Reading this beautiful essay today, though, struck me. I love how Schoemperlen writes about photos, and finding them in odd places, and seeing how images can evoke memory, and how memory pulls at your heart and your mind. As a writer, that’s where I get a lot of stuff, really…mining family photos and old legends.  I have a friend and writing mentor who swears by it.  He always tells me, whenever I talk to him about my novel, “Kim, mine your family.  For God’s sake, most of them are dead, right? Perfect! Just write it!”  Yup. Rich material in there. Reading about Schoemperlen’s experience with Double Exposures, I thought of the photo that most haunts my imagination. It’s the one of my mum, being held by my great uncle, Brian Kelly, when he was home on leave from the war. My great-aunts, Clare, Maureen, and Norah, talked about how “your mum always had such a grand sense of balance,” and then showed me this photo, which has become iconic and mythic in my extended family.  It hangs in my little house, where I see it every day.

I’ve even written a poem, “Balancing Acts,” about it all, and how that house haunts me, and how she haunts me, even though I’ve forgotten how her voice sounded since she died, and how that in itself haunts me if I think too much about it…so I try not to.  My lost ones are like ghosts in my heart some days, but I’d rather have them there than nowhere at all.

Stylistically, I love echoes in poetic writing, whether it be in poems, plays, essays, or stories.  My friend, Sarah Gartshore, writes beautifully powerful plays about First Nations issues, and the thing that most draws me into her work is how she uses repetition and echoes to entrance her audience.  The lines that so beautifully do that here, in Schoemperlen’s “One Thing Leads to Another,” is the lovely little ripple of the title and of the line, “Please don’t ask me what it means.”  That struck me.  Yes.  When you have a busy, creative mind, and you’re intelligent, sometimes it’s hard to slow it all down.  You’re vaguely aware of how creativity works, I think, in how it comes upon you like a wave that moves up onto the shore of one of our Great Lakes, or how an ancient strand kisses the salt water of the Irish Sea in a rainstorm.  But, if you stop to sort it through in your head, well, it can be overwhelming.  Best to just let yourself go with it…at least for the first draft.  🙂

It’s a powerful force, creativity.  I very much like what Schoemperlen says about it, near the end of the piece, when she writes:  “I make these small collages to remember that creativity is an unlimited renewable resource, a joyful act of energy, adventure, and exploration…Create more, worry less.”  And then, finally, “Please don’t ask what it means.  I might say nothing at all.” I feel like that when I’m with friends who aren’t writers, or musicians, or painters, or actors.   My creative kindreds are the people I can most connect with, mostly because they get it.  They don’t need to have me explain how my mind works because, to them, well, their minds work in similar fashions. There’s comfort in that, finding your creative soul mates, even rooted here amidst the slag of Sudbury.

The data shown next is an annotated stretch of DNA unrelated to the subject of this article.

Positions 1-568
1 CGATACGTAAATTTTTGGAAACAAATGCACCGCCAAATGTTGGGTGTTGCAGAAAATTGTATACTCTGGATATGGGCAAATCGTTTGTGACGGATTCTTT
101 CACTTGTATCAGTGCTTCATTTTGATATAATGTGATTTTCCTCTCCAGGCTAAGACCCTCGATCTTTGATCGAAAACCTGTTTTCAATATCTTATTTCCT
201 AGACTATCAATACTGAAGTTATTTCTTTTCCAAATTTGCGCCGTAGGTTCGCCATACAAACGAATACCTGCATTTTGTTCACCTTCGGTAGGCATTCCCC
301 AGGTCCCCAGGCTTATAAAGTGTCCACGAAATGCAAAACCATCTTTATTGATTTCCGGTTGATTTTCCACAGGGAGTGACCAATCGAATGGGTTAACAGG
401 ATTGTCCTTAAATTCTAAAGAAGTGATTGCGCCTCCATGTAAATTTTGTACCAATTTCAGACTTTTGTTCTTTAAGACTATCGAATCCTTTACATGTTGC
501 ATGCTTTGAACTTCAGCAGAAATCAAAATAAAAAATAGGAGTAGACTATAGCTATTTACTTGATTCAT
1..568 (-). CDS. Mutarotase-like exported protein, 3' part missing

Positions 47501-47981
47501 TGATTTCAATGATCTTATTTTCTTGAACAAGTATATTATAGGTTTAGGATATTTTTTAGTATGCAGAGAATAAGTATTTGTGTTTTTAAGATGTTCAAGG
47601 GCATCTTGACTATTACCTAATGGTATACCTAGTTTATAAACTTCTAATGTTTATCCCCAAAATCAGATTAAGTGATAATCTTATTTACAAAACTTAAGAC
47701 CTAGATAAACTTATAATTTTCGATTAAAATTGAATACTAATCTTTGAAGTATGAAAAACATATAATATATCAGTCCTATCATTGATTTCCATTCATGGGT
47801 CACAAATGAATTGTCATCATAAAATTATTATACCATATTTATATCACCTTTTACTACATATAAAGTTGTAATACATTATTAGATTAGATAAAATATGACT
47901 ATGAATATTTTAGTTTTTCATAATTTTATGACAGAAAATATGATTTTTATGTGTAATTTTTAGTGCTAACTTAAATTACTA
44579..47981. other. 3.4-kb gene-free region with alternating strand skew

I’ve been dipping into Timothy Findley’s Inside Memory this week, in between trying to submit poems to literary journals, writing new scenes for my play, and marking culminating activities for my Grade 11s and 12s.  Tiff was my first writing mentor and I miss him.  So, when I miss him, and when I wish I could pick his brain, I pick up one of his books.  I can hear his voice in my head when I do that.  It centres me.  Roots me.  So, I found this little piece, which links to “One Thing Leads to Another.”  He writes, in his title essay, “It is a truth: a writer is a witness.  A witness of the present, a witness of the future, a witness of the past. Memory provides that witness with veracity.  Yes; even our memory of the future.”

In his essay, “Remembrance,” too, Tiff speaks of memory as ‘hope’ and ‘survival.’  I so love this.  I believe it.  It links to the notion that memory is rooted in personal experience, in the voices, scents, and touches of people you’ve loved and lost–whether through letting them go purposefully, or through them casting you off without a care, or through just drifting away from them in life, or by losing them through the finality of death; in the sounds of wind in the night trees; or rain on the roof in mid-June, on the night before Solstice; or in the geese that make themselves known when I walk at dawn on the edge of Lake Ramsey.  These are all pieces I could use in my own collage, I think.

So many people discount things that aren’t big, showy, and superficial.  So many people neglect to look beneath the surface, to see where the real beauty and light is at, if you want to search to find it.  What I love about this little chapbook from Woodbridge Farm Books is that it reminds you physically, intellectually, and spiritually of what really matters:  Schoemperlen’s story here is a personal narrative of an artistic process, an ode to creativity, and a metaphor for life itself. Her writing speaks to how images, memory, and the passage of time can all collage themselves into a beautiful essay. The piece can speak volumes to anyone who opens their heart wide enough to hear it.  (If you’re really lucky, and the rain has wooed you, you’ll have read the words with open heart, heard them, and then felt them resonate deeply in your body.  Good literature should move you, shake you, reshape you.  This piece does all of that, for me.  I quite like its poetic soul, too.)